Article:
Crusader Monk Sword Scabbards and Customizations
www.crusadermonk.com

"But lack of documentation, especially for such early times, is not to be considered as evidence of non-existance." - Ewart Oakeshott
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Sean Flynt
myArmoury Team


myArmoury Team

Location: Birmingham, Alabama
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PostPosted: Wed 30 Jun, 2010 8:15 am    Post subject:         Reply with quote

Unless there's a problem with the mounting I don't think you'll be disappointed.

Can't say anything about the hilt but I do have the longsword blade as well as the bastard sword blade (both sharp). I used the longsword blade for the project shown below, cut down from the tang end (NOTE: I also narrowed the flared upper part of the blade.) The bastard blade is stiffer and more robust. The longsword blade is lighter and more flexible. The flex is primarily in the lower half, below the fuller, and not floppy at all. The tang is .25"! If you look at the blade edge-on you can see that the distal taper steps down slightly at that point and then continues evenly straight to the tip. Mine was extremely sharp--probably a-historically sharp and certainly not safe for working on so I blunted it a bit and filed back the needle point before working with it and now it's comparable to my A&A blades.

My first thought was that the blade is too light for a longsword but I think I've changed my mind. I thought the hilt might overpower the blade if mounted as a longsword, but I think it could actually be quite nice mounted in the style of the famous Brescia sword. That sword is said to be more for civilian duel anyway.

For what it's worth, I love these blades! Great bargain! I just wish somebody would start selling pommels and crosses.



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-Sean

"Everywhere I have searched for peace and nowhere found it, except in a corner with a book"- Thomas a Kempis (d. 1471)
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Harry J. Fletcher




Location: Lost in Texas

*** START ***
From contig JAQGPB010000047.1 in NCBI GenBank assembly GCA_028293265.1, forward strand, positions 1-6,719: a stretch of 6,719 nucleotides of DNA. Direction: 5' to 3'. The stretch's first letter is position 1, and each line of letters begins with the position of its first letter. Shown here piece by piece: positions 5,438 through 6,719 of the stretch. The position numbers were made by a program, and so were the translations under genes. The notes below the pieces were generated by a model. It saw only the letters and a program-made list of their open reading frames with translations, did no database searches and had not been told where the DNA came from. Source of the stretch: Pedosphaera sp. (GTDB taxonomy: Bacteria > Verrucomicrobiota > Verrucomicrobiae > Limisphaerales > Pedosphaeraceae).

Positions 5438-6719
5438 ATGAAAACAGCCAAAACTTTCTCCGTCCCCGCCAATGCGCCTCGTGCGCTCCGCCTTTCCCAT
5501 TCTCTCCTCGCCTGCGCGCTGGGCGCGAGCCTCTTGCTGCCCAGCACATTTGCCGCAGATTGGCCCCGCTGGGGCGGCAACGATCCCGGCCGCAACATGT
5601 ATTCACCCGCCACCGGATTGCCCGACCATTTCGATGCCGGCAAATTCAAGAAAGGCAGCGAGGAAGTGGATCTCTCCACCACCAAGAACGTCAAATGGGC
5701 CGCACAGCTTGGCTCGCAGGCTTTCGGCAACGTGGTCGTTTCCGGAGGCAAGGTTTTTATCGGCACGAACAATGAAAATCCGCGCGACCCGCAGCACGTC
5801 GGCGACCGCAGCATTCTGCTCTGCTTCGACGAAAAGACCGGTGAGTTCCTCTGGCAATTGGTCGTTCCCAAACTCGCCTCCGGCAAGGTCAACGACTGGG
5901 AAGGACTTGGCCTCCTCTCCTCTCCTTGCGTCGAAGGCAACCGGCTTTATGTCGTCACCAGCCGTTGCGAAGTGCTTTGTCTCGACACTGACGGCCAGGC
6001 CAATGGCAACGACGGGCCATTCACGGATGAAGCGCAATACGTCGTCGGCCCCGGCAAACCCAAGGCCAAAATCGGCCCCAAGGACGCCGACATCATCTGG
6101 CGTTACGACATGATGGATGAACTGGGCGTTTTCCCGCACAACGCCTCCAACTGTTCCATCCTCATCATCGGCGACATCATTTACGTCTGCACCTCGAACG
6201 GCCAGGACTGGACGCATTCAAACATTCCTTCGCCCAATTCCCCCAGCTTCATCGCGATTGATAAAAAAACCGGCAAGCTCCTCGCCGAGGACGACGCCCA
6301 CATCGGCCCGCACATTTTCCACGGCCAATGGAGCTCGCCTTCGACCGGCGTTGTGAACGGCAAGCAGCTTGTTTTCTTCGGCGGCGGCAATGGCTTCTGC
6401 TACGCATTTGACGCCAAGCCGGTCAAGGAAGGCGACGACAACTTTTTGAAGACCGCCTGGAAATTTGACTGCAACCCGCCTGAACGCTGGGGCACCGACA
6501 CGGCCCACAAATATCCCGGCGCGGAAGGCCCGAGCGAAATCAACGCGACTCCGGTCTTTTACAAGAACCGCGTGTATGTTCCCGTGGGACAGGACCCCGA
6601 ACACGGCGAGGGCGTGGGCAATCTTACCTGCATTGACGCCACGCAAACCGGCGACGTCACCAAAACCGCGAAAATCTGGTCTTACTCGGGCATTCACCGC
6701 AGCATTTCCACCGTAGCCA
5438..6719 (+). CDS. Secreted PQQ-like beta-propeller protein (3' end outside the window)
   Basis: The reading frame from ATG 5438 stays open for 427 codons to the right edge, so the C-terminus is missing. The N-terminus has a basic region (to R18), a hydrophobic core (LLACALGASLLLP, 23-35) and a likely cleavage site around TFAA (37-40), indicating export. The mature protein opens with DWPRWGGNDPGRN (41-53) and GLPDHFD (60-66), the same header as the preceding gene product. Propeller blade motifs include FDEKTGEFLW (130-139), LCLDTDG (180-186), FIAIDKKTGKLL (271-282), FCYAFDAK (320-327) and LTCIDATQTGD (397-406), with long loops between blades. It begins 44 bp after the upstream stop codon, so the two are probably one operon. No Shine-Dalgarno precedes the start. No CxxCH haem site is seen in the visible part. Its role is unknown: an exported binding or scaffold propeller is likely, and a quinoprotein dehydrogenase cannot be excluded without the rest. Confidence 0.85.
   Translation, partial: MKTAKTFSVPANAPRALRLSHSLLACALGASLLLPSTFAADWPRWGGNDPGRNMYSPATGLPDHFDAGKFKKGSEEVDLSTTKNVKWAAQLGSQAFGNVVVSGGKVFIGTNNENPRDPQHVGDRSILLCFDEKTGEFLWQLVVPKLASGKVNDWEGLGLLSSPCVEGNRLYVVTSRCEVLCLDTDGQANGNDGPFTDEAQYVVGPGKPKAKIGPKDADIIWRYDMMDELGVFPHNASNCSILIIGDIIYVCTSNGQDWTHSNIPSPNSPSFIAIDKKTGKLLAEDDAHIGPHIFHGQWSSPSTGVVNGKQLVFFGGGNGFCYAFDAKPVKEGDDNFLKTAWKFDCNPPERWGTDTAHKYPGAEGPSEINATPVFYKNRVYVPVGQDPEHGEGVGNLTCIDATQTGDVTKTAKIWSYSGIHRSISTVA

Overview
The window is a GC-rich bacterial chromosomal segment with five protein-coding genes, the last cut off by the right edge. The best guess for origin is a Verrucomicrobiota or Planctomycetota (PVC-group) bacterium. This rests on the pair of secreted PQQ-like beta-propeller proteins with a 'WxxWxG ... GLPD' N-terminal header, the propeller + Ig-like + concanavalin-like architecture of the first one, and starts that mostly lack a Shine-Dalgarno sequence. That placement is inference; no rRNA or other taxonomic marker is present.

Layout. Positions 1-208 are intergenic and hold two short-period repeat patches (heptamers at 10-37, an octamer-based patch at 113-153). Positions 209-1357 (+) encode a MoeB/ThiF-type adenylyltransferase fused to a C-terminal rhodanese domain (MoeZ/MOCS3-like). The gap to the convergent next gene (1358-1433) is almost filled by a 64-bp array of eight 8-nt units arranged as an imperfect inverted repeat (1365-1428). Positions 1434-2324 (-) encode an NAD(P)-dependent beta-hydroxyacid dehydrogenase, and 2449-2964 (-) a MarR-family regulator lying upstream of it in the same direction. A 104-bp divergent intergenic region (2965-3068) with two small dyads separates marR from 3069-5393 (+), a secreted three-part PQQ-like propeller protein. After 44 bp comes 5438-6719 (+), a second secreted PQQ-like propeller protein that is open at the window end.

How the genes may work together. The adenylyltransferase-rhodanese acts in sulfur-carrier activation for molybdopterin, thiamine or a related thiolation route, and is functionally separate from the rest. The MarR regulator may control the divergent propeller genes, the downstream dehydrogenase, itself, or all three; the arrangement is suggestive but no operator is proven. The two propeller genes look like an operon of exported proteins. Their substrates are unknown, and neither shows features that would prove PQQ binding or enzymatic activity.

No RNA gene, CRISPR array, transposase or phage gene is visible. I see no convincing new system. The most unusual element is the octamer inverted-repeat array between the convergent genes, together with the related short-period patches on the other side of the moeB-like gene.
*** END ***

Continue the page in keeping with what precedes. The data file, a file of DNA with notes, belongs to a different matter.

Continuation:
Joined: 19 Aug 2009
Likes: 9 pages
Reading list: 44 books

Posts: 260

PostPosted: Wed 30 Jun, 2010 12:17 pm    Post subject:         Reply with quote

Sean: that is a very nice alteration you did. Very nice indeed.

Mr. Cha: I am not very good at sharpening but yur comment reassures me that I can get a good edge and not to worry.

Mr. Sarge: Thanks for letting know I am getting a good blade for the money and a beater blade at that which looks nice to boot.

Mr. Eaton: thanks for your input although a historical edge is less of a worry than a good backyard cutting edge


All of you have reassured me that I am getting a great sword at a good price and shouldn't worry and I want to thank each of you for your input and setting my mind at ease. I know that it wasn't necessary to spend a lot more money to get essentially the same sword.

Regards,

Harry

To Study The Edge of History
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Mark T




PostPosted: Mon 19 Jul, 2010 2:49 am    Post subject:         Reply with quote

Hi Harry,

Sorry if this comes a little late, but if you check out Tinker's site, you'll see that he offers these with different levels of 'after-market' modifications, including sorting the edge out, altering the guard, and generally neatening things up. If you're happy with the quality of the blade steel, tempering, profile, etc, then these mods will take an off-the-shelf H/T to another level. Not sure if he does them to swords purchased elsewhere, but check out the site and drop him a line ...